Thanksgiving at Plymouth by Jennie Augusta Brownscombe
Thanksgiving at Plymouth by Jennie Augusta Brownscombe

Thanksgiving at Plymouth

Thanksgiving at Plymouth c1925 by American Painter Jennie Augusta Brownscombe (1850 – 1936); designer, etcher, illustrator and commercial artist.

This is recreation of her earlier 1914 painting; the First Thanksgiving at Plymouth, that omits the headdresses of the plains Indians that were criticized as non-historically accurate in her 1914 original version.

It shows the gathering of the pilgrims sitting by a large table with filled with food and the Indians on the far left sitting on the and in the background is the coast with a sailboat, white birds flying and in the foreground a mother tending a baby in a cradle with other children looking on.

Thanksgiving at Plymouth is a retouched digital art old masters reproduction of a public domain image that is available as a rolled print online.

Info Below Derived From Wikipedia.org

Jennie was the only child of William Brownscombe a farmer from Devonshire, England and American Elvira Kennedy Brownscombe. Her father is believed to have immigrated to the United States about 1840 and built the home she was born and raised in.

Her mother, Elvira Kennedy Brownscombe, was a descendant of a Mayflower passenger and Isaac Stearns who arrived in the colonies in 1630. During her life, Jennie was an active member of the Daughters of the American Revolution; the Mayflower Descendants and the Historic and Scenic Preservation Society.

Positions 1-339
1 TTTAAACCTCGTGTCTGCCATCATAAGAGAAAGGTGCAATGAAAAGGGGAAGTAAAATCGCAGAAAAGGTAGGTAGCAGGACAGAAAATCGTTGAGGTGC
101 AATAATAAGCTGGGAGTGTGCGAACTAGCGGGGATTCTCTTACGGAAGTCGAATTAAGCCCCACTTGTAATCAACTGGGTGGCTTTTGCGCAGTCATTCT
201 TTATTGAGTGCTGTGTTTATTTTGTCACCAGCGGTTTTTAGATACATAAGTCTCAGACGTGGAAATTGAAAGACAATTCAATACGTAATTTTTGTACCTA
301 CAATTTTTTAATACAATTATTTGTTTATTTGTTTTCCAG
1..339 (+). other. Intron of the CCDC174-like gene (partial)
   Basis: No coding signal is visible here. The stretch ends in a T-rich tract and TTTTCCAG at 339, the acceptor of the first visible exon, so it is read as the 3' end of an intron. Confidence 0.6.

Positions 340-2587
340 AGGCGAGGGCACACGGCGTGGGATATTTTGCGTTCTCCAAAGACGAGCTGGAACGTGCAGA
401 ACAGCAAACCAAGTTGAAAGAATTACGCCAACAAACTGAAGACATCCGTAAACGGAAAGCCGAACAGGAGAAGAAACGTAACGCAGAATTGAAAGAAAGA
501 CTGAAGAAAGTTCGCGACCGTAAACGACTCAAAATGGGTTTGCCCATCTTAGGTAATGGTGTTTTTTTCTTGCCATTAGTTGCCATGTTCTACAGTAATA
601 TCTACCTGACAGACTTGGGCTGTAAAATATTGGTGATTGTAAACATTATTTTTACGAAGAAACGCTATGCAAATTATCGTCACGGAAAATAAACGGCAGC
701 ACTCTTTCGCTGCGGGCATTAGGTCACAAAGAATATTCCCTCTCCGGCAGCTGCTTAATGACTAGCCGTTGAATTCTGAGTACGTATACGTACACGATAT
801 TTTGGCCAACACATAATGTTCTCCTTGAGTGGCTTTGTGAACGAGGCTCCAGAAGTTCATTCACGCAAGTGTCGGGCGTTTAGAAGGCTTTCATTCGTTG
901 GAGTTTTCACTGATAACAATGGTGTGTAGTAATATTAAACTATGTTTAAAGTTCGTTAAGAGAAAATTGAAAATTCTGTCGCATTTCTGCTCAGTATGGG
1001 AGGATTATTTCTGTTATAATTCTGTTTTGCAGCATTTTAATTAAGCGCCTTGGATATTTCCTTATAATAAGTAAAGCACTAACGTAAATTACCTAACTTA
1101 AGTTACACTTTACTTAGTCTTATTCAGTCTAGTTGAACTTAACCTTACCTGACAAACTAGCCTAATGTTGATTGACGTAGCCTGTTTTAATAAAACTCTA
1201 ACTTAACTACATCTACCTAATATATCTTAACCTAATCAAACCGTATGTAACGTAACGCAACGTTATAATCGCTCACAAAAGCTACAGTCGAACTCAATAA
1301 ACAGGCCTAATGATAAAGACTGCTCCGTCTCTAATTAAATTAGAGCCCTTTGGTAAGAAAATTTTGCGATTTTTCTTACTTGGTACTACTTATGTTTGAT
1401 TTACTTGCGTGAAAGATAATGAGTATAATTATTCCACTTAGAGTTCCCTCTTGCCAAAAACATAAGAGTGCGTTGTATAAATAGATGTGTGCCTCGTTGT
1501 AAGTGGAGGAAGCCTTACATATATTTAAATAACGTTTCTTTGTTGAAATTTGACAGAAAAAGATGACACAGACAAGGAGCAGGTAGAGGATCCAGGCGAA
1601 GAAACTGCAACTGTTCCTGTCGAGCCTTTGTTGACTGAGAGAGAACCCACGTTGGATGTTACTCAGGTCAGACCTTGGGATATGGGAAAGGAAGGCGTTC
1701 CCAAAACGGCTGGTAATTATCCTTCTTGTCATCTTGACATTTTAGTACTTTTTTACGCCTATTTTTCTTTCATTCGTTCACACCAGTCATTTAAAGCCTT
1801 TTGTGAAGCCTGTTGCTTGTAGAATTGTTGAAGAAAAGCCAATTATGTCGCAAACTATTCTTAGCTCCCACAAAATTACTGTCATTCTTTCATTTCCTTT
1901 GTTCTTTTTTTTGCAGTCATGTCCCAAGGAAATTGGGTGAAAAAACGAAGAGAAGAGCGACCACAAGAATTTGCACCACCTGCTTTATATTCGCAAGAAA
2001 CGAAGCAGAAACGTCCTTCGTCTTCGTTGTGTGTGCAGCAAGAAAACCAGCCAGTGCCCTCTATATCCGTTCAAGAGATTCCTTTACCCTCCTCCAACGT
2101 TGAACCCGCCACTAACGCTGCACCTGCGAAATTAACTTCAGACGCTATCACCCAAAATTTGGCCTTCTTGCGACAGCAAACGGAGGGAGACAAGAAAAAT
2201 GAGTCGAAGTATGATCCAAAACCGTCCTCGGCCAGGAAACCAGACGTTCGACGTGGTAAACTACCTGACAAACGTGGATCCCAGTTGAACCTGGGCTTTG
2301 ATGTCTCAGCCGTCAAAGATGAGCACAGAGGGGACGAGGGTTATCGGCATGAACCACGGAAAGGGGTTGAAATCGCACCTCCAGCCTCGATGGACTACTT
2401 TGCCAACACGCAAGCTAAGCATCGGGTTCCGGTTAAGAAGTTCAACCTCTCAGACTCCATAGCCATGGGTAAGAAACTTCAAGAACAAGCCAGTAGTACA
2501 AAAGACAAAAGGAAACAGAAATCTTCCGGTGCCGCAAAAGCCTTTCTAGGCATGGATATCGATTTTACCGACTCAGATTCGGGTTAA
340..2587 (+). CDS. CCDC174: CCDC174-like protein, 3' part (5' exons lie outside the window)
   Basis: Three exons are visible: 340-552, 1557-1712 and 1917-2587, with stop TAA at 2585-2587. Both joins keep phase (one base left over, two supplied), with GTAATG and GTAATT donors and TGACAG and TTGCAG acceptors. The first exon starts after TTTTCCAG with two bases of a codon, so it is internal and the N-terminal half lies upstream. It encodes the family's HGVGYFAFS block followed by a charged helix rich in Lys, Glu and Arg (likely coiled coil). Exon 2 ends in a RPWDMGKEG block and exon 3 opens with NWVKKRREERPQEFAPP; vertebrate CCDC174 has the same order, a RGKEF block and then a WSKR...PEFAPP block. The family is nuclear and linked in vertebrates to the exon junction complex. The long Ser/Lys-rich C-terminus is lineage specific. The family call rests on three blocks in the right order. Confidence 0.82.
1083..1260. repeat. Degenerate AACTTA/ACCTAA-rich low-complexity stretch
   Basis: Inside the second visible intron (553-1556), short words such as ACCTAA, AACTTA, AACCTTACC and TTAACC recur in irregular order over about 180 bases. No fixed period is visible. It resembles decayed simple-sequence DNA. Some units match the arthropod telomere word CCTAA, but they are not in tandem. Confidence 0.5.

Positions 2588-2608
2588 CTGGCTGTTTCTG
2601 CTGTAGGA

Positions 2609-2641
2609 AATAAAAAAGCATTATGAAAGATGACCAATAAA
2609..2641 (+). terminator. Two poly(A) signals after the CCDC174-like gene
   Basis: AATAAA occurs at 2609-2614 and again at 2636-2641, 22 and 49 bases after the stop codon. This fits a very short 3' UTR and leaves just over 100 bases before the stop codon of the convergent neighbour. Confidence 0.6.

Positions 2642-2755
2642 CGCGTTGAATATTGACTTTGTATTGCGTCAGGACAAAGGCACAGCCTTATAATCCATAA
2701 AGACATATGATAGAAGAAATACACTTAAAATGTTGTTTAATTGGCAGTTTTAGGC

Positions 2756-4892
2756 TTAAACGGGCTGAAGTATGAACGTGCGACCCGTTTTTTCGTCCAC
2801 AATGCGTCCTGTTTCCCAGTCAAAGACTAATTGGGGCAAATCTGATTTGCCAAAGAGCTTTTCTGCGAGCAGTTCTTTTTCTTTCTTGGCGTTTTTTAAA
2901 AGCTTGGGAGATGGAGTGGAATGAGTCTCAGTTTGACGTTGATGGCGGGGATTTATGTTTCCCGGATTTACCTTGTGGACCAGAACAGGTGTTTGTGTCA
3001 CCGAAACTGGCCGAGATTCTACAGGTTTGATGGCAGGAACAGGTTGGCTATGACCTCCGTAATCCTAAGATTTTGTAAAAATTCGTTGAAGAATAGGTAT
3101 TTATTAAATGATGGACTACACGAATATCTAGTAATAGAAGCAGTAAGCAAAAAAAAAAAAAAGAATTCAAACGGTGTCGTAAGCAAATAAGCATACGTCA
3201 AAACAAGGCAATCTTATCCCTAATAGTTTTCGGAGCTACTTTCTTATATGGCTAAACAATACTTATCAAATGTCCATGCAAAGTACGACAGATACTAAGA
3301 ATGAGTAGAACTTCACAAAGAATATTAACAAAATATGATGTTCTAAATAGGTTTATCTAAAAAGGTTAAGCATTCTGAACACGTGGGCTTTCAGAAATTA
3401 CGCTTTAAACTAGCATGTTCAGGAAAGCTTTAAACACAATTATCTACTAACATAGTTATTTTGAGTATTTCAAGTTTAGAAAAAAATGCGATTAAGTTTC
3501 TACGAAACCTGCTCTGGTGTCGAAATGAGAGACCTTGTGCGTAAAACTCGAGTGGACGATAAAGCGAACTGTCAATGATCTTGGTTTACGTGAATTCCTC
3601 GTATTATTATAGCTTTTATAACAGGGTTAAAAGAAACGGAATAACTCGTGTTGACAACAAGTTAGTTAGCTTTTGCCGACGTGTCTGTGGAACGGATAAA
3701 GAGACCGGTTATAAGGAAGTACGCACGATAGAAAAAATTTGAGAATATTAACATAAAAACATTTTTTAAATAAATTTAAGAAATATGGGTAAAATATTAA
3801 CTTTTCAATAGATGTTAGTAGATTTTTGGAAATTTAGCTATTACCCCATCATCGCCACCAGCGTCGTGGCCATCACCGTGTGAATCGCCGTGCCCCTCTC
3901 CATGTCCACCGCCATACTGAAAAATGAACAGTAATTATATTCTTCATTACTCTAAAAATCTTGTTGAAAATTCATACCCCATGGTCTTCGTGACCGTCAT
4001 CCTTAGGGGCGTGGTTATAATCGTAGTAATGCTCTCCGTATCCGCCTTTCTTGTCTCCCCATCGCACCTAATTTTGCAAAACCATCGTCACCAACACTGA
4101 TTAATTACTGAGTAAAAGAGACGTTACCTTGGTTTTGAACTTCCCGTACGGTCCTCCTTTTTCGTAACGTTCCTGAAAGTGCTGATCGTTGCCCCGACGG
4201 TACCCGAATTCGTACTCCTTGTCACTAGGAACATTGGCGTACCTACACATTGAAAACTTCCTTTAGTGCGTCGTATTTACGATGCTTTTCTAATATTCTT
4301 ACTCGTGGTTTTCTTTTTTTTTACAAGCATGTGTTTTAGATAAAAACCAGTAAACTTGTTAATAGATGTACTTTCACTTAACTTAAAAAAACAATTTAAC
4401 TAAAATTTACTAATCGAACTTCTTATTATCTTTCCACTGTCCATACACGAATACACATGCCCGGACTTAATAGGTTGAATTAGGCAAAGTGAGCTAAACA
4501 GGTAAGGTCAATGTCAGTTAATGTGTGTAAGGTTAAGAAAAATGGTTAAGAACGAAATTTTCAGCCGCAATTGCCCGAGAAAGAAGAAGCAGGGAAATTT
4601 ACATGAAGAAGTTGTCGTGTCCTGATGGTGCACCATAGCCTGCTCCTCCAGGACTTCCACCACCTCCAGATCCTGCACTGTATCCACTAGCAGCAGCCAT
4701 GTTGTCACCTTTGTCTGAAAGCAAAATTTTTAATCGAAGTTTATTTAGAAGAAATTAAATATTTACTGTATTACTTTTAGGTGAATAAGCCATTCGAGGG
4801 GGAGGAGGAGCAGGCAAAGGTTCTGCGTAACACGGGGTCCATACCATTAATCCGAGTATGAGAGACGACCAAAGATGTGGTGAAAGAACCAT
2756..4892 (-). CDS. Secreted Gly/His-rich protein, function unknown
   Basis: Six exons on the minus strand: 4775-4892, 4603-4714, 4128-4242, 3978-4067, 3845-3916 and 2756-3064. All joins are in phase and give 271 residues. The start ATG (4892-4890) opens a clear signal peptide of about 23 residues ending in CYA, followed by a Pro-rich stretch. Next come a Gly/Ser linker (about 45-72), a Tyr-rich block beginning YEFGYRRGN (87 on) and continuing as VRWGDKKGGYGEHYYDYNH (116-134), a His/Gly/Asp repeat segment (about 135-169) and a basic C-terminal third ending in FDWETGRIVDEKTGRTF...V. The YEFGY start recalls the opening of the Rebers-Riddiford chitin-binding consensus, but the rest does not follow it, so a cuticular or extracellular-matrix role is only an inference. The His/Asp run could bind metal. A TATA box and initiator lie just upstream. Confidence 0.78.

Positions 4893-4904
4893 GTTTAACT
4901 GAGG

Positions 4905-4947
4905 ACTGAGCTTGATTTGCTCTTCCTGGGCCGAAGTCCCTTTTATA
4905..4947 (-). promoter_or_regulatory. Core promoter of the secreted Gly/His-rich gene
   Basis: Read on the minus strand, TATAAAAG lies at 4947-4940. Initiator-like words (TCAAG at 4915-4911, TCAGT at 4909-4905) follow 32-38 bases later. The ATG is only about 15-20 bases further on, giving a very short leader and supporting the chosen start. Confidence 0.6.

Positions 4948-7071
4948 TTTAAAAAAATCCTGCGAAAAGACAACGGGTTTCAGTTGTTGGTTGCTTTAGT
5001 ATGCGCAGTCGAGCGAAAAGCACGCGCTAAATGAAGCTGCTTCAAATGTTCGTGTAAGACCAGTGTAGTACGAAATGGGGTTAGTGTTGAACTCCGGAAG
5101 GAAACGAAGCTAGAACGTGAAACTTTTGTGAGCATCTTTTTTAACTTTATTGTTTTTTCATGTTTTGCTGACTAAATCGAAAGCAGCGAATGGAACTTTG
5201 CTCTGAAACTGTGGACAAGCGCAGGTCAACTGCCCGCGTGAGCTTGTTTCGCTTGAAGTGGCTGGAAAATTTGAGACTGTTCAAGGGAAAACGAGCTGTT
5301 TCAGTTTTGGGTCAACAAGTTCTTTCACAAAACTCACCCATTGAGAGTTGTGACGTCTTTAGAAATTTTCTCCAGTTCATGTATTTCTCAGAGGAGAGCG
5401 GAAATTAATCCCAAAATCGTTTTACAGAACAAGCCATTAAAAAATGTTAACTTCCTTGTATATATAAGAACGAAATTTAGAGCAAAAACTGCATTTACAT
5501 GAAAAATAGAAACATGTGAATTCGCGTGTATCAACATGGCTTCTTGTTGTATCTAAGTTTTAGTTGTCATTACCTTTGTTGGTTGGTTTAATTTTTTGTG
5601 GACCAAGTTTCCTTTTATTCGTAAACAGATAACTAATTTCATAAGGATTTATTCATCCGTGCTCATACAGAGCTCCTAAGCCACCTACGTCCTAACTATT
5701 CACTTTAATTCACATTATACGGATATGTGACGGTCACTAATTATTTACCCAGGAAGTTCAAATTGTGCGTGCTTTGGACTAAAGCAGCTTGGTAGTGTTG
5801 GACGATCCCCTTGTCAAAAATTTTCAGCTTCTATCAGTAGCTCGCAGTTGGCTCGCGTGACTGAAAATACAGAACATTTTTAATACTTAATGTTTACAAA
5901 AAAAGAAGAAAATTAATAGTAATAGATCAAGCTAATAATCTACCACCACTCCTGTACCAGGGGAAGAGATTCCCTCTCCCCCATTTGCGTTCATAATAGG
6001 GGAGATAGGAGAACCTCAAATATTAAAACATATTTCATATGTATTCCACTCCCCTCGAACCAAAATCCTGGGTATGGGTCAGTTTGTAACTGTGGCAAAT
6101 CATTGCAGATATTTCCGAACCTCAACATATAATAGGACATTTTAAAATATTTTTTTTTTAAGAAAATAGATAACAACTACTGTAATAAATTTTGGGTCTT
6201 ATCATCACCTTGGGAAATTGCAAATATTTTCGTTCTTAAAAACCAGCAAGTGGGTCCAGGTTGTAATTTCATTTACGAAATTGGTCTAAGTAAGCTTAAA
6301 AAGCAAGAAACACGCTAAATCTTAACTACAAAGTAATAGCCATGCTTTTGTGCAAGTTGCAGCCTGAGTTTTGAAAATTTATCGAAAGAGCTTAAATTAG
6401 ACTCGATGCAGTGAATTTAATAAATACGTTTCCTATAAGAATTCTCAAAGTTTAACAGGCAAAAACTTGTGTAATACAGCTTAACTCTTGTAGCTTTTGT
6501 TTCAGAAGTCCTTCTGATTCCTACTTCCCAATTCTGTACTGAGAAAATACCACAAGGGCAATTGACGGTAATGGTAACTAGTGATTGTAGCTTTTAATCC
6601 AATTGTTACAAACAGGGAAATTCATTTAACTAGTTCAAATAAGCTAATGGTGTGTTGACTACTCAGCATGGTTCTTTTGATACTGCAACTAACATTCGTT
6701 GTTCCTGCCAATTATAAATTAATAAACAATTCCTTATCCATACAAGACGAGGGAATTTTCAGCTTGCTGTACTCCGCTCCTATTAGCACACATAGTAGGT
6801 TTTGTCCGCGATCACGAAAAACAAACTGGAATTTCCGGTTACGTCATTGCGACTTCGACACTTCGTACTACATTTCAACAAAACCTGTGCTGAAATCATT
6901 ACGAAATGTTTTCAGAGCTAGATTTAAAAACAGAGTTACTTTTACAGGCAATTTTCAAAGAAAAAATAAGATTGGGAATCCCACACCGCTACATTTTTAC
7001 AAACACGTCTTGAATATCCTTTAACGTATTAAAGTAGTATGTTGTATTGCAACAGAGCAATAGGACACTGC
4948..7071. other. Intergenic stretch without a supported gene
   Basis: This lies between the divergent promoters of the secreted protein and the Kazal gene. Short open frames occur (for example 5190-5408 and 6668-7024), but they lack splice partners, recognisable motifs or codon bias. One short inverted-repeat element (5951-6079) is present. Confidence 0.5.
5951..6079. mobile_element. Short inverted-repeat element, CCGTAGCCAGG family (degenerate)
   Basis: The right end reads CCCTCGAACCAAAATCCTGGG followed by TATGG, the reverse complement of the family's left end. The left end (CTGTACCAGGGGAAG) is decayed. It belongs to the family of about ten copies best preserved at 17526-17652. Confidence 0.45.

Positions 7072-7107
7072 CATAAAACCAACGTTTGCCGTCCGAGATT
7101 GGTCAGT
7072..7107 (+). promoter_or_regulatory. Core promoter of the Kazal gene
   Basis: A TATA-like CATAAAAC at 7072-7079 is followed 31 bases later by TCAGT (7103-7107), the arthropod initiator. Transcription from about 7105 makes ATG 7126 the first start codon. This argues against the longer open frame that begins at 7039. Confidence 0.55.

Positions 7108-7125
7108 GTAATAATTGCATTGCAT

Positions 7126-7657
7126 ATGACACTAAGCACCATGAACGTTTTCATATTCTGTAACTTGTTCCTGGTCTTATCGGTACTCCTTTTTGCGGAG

Jennie’s mother, was a talented writer and artist in her own right, and fostered her daughter’s interest in poetry and art. As a high school student Jennie won awards at the Wayne County Fair for her artwork.

After her father’s death in 1868, Jennie earned a living teaching high school in Honesdale and by creating book and magazine illustrations, which she drew inspiration from the streams and fields around her home and nearby Irving Cliff.

Jennie was among a group of artists of the Colonial Revival Movement, that admired colonial heroes like George Washington and colonial history, inspired by the 1876 centennial.

Other artists included Howard Pyle, Jean Leon Gerome Ferris, Henry Alexander Ogden, Edward Percy Moran and John Ward Dunsmore.

Their works, inspired by earlier artwork and George Washington biographies, were publicized in color in books, magazines, calendars and other commercial products, utilizing contemporary advances in lithographic printing.

Between 1895 and 1897 she made The Peace Ball which depicted Washington introducing his mother to Gilbert du Motier, Marquis de Lafayette and Jean-Baptiste Donatien de Vimeur, comte de Rochambeau.

She painted scenes of Dolley Madison hosting a ball, the Liberty Bell being rung by a man, and Betsy Ross sewing the American flag.

In 1914 she painted The First Thanksgiving which depicts the historic event when colonialists and Native Americans, led by Massasoit, gathered in 1621 to celebrate the bounty of their first harvest in accordance with an English tradition.

That 1914 Thanksgiving painting has a few historical inaccuracies; they include the Native Americans being dressed as Plains Indians and the presence of the log cabin.

Pointedly, the anachronistic Plains Indians headdresses depicted in her 1914 painting were not repeated when Brownscombe recreated the First Thanksgiving scene in her 1925 painting Thanksgiving at Plymouth.

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